VII. WHAT IS DIFFERENCES BETWEEN BITCOIN, LITECOIN AND NAMECOIN
A decentralised electronic ledger can eliminate the counterparty risk posed by a centralised third party. Theoretically, every imaginable virtual transaction might be decentralised on a blockchain, avoiding the expenses and hazards of dealing with a governing authority. The main issue is whether to construct I a separate network based on a unique consensus process or (ii) a protocol on top of the Bitcoin protocol. The following is an example of each of the two scenarios using the platforms Namecoin and Litecoin: Like Litecoin, Namecoin is a different cryptocurrency (i.e. Altcoin).However, the distinction between Namecoin and Litecoin is that the Namecoin blockchain is based on an independent protocol rather than directly on the Bitcoin protocol, even if it uses the same algorithm as Bitcoin. In contrast, the Litecoin blockchain is a separate common network that is built on a unique protocol with the aim of accelerating transactions and improving the cost and resource efficiency of mining.
The average transaction confirmation time in Litecoin is 2.5 minutes. It typically takes 10 minutes to use Bitcoin. Another distinction is the planned supply limit for coins. 84 million coins are planned for Litecoin, compared to 21 million for Bitcoin.
Namecoin's creators suggest that this experimental money might have a variety of functions and applications. The developers seek to defend free speech rights online first and foremost by making the web more resistant to repression. Namecoin tries to do this in a variety of ways. It may be used to associate identifying information with multiple identities defined by the user, such as email addresses, Bitcoin addresses, or specified keys. It may also be used to provide decentralised certificate validation for TLS (HTTPS). To produce human-meaningful Tor.onion domains, Namecoin may be employed in Tor and dark web capabilities. Cryptocurrency and its underlying technology might be used for file signatures, safeguarding voting procedures, notary services, and providing evidence of existence for persons and businesses in the future.
Namecoin is a registration and transfer mechanism for key/value pairs based on Bitcoin technology. As a result, Namecoin may be used to securely store and transfer arbitrary names or keys. It can also save information about these people's names. These names are difficult to censor or confiscate because of their ties to the Namecoin network, making them resistant to outside intervention. Furthermore, Namecoin's creators state that lookups do not produce network traffic. As a consequence, Namecoin now has better privacy capabilities.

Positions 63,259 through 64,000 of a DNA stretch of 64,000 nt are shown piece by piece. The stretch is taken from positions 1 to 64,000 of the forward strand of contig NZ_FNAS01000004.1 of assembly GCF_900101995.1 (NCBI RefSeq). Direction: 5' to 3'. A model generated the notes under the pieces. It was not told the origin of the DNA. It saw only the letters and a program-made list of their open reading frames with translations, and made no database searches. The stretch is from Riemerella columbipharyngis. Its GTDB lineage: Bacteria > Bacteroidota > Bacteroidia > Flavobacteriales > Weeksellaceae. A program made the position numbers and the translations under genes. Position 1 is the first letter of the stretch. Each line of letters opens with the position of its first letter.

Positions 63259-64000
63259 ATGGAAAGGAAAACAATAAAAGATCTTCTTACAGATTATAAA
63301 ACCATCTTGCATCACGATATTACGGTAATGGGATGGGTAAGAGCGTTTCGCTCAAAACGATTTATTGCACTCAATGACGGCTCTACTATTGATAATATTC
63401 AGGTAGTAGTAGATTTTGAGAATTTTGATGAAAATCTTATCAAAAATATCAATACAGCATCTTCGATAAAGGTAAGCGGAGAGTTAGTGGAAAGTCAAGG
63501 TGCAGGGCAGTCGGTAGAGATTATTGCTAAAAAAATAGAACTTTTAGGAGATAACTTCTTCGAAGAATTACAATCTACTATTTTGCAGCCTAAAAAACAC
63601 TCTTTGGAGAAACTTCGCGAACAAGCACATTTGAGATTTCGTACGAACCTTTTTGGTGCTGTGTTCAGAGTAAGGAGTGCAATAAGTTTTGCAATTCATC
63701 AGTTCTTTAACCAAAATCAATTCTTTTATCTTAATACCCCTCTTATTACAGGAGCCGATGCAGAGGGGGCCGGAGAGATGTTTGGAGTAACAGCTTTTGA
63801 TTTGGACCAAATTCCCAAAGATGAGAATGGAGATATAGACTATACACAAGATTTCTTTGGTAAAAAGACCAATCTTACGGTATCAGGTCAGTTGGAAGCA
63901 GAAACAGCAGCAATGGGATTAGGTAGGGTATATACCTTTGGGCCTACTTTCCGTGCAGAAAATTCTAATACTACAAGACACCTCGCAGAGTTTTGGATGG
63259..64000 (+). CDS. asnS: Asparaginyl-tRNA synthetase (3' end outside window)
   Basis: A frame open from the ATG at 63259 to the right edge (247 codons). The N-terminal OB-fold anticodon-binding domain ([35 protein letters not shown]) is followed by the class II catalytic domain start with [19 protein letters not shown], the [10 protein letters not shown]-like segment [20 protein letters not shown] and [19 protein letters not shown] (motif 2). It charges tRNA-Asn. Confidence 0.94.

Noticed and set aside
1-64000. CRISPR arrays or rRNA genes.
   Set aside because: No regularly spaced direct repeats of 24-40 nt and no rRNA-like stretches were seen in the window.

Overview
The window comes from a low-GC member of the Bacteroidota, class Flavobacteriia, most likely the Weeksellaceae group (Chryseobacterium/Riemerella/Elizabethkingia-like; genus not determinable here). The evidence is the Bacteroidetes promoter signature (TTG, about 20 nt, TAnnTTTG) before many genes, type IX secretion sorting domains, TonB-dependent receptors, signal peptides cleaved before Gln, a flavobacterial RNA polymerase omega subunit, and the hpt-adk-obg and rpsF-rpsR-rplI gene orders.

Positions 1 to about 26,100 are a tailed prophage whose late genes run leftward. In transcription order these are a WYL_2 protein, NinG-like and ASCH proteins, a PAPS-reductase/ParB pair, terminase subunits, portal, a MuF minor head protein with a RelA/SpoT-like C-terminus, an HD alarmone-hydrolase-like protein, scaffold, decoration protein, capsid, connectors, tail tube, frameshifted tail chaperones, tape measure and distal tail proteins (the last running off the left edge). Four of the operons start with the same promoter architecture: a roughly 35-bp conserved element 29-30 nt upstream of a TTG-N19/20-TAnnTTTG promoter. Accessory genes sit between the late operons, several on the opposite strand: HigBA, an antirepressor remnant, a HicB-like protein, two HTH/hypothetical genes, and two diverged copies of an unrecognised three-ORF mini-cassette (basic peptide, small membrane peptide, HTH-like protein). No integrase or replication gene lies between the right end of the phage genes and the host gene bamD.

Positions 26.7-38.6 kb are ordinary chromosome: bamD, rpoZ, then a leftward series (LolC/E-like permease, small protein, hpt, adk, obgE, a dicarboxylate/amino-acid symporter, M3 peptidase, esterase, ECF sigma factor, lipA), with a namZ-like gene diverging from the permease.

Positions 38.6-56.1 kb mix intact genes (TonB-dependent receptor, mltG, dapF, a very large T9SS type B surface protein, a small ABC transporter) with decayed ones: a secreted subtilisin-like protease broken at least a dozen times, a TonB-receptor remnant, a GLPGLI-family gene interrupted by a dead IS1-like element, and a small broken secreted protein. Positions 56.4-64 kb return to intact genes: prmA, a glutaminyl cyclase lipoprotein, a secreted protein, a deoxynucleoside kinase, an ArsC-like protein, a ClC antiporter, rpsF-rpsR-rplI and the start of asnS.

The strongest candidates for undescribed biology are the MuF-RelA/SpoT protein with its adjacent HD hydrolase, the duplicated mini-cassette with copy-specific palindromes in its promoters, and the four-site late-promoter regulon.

IX. RESULT & DISCUSSIONS
All of the threats listed in RFC 3833 can be countered depending on how Namecoin is used. All threats are mitigated when the blockchain is kept locally. Clients must, however, revert to the old DNS protocol when the blockchain is stored on a distant system. Packet eavesdropping, ID guessing and query prediction, betrayal by trusted servers, denial of service, and wildcard matching attacks are all now conceivable . Domain name denials that are authenticated can no longer be believed. Because of Namecoin's distributed architecture, it can provide censorship resistance. Each node is the same as the others. When the blockchain is kept locally, there are no plain text queries that must be sent over the internet, ensuring privacy. Namecoin also promises to be quicker, however this has yet to be proven.
X. FUture Scope
Namecoin appears to have a lot of potential, but it still needs a lot of work before it can be utilised on the Internet. When the blockchain is utilised more often, it will contain a large amount of data, making it difficult to store locally. In the event that the blockchain must be kept on a distant server, standard DNS searches will be used, which are vulnerable to assaults. The DNS system must be replaced by another protocol to protect against all of the vulnerabilities described and to provide the anonymity that Namecoin can provide when a local blockchain is available. Existing protocols such as DNSCurve might perhaps be used to encrypt traffic and ensure packets cannot be replayed. However, there may be better options, such as developing a whole new remote access protocol .
Another aspect of Namecoin's performance that has not been investigated is how it compares to DNS. We believe it is possible that Namecoin lookups are substantially quicker than DNS lookups. Especially when the blockchain is kept locally and queries do not need to be sent over the Internet . We won't know if our expectations are accurate unless we take adequate measurements. There are several factors to consider (such as blockchain size, cache, lookup methods, and processing power), making it conceivable to devote an entire project to the performance comparison.
Alisha Gupta, Bhushan Chaudhary and Pratibha Dwivedi are thankful to TCET for providing a beneficial platform to the students in the form of RBL and conceiving interest and awareness about writing, presenting and publishing articles.
Since Namecoin is a distributed system, all of the load (queries, registrations, and data delivery) will be dispersed over all nodes in the network. This P2P method assures that all nodes only use a little amount of resources, rather than a large number of servers. The Domain Name System (DNS) is a decentralised system with a hierarchical structure. The root name servers (at the top of the tree) are under a lot of stress, whereas farther down the tree, fewer resources are required .